supernatural brownies

November 7, 2010 § 24 Comments

It seems like every baker has that one perfect recipe for chocolate chip cookies, that they’re so confident in that they need never try another. I’m not generally capable of doing that, since I have a neurotic need to test a bazillion recipes – what if the next one is better? The world could end without me tasting the best possible cookie! When it comes to brownies, however, I have my winner. I guess that someone as serious about chocolate as I am would have to have identified its most perfect vehicle.

This recipe hits all my brownie requirements: dense and fudgy, but not because the batter is underbaked and gooey. They’re intensely chocolatey, so although I don’t actually expect other people to throw away money on fancy chocolate, it should be at least decent quality. The recipe also insists that you let them sit overnight before cutting into them. This is indeed tasty, but honestly who has the willpower? I promise they’re still incredible the day you bake them and absolve you of any guilt over premature brownie-eating.

So here are my favourite brownies: not compared against all other possible recipes, because once I found them, I made them exactly again and again. I’m not saying I’ll never try another recipe, but I haven’t yet.


Supernatural Brownies – adapted from Chocolate: From Simple Cookies to Extravagant Showstoppers

    2 sticks (16 tablespoons) butter, plus more for buttering pan
    8 ounces bittersweet chocolate (I use around 65-70%)
    4 eggs
    1/2 teaspoon salt
    1 cup dark brown sugar, such as muscovado
    1 cup granulated sugar
    2 teaspoons vanilla extract
    1 cup flour

Butter a 13-by-9-inch baking pan and line with buttered parchment paper or foil. Preheat oven to 350°F.

Gently melt butter and chocolate together in microwave, or on top of double boiler. Cool slightly. In a large bowl or mixer, whisk eggs. Whisk in salt, sugars and vanilla.

Whisk in melted chocolate mixture. Fold in flour just until combined. Pour batter into prepared pan. Bake for 30 to 40 minutes or until shiny and beginning to crack on top. Cool in pan on rack. If you can stand the wait, cover the cooled brownies tightly with foil and store at room temperature overnight before cutting.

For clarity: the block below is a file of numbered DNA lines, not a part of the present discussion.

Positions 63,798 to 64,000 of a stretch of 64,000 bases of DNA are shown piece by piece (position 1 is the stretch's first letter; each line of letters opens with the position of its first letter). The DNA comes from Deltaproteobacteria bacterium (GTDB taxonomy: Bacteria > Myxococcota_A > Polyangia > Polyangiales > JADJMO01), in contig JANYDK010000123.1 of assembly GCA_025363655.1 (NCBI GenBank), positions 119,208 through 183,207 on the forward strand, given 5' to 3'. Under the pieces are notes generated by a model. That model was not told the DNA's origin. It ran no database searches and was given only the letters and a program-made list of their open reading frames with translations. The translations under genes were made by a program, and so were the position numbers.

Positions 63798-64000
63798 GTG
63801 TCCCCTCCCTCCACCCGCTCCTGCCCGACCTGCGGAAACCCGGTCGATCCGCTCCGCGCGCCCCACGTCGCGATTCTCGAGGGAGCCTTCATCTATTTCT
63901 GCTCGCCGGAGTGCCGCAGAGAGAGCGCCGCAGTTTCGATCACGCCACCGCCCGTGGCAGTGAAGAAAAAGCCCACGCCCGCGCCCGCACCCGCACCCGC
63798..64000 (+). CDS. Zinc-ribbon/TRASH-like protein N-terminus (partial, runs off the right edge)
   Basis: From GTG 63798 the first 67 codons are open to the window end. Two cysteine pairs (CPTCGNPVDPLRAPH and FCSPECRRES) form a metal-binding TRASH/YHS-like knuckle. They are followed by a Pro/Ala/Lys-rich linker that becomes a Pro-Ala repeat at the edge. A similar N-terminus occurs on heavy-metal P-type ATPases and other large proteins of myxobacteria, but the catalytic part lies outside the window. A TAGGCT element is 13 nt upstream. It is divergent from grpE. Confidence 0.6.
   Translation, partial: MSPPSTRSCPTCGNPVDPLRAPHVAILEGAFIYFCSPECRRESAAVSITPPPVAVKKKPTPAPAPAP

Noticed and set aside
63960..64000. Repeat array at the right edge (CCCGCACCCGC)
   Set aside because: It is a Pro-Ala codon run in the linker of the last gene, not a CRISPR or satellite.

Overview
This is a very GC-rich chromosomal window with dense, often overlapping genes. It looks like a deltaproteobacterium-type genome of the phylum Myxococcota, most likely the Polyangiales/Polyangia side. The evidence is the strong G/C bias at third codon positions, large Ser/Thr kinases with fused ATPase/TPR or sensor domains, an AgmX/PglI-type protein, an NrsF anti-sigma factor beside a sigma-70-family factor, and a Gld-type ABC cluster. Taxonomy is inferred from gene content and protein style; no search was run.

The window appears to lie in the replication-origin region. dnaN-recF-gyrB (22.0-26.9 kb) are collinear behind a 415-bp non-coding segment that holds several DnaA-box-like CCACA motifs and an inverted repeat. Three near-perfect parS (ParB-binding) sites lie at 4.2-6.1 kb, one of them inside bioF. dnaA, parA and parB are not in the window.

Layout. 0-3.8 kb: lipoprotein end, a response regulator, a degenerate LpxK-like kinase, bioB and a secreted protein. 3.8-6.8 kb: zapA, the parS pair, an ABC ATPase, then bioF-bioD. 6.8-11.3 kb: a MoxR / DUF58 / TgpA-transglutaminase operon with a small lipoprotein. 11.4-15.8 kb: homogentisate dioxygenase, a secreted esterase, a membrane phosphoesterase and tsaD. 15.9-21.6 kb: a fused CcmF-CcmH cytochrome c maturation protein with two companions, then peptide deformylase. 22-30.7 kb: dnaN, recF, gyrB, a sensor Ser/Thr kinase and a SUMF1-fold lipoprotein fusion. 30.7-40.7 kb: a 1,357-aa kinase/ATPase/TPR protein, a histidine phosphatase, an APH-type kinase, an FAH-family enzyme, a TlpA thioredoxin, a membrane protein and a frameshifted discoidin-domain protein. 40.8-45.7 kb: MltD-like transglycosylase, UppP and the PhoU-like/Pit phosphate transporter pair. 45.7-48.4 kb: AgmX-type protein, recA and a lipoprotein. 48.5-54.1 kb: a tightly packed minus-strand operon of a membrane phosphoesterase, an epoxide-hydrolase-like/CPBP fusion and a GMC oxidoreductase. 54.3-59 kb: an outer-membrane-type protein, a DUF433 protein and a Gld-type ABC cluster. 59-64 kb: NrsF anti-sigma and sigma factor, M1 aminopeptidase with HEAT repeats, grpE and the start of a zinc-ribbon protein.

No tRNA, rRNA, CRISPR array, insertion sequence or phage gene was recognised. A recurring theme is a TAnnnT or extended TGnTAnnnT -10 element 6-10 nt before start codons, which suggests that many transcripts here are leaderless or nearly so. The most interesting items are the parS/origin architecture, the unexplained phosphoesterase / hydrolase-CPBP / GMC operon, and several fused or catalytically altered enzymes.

nog and cookies

December 26, 2009 § 7 Comments

Despite the obvious fact that eggnog is yucky, one of my roommates decided to host an eggnog party at our house before Christmas. Turns out that other people also like eggnog! Who knows what terrible event they suffered as children to develop such perverse tastes. But eggnog or not, a holiday party calls for holiday cookies, so I stepped up to the plate with sugar cookies and gingerbread squares.

I sort of figured that my baking skills would translate into cookie-decorating skills. Turns out, not so much. But to my surprise, decorating cookies seems to be a big hit with my guy friends, as may be evident from how they turned out: the artistry included several brains, a man with X’s for eyes, and a goat. Me and my unoriginal ways were responsible for the two identical candycanes. The resulting assortment was, um, unique!

I don’t know if the recipe was a little off, or if I just don’t really like sugar cookies, but I thought they were just okay. The gingerbread bars, however, were something else. Quite a change from the usual sweet Christmas fare, these were dense and warmly spiced. They’re drizzled with white chocolate cream cheese frosting, and went over quite well with the eggnog-soaked crowd. I shouldn’t have baked them quite so long though, so don’t take the instructions too literally – always check for doneness as ovens vary considerably. Also, the recipe I used for the icing was not great, and I doctored it heavily before using, so I’d just refer you back to my more trusted icing on that front. With those tweaks, I’d say this recipe is quite tasty indeed, even once the eggnog wears off.

Gingerbread Bars – from Dunk Twice

  • 2 cups all-purpose flour, divided
  • 2 teaspoons ginger
  • 1 teaspoon cinnamon
  • 1/4 teaspoon nutmeg
  • 1/4 teaspoon cloves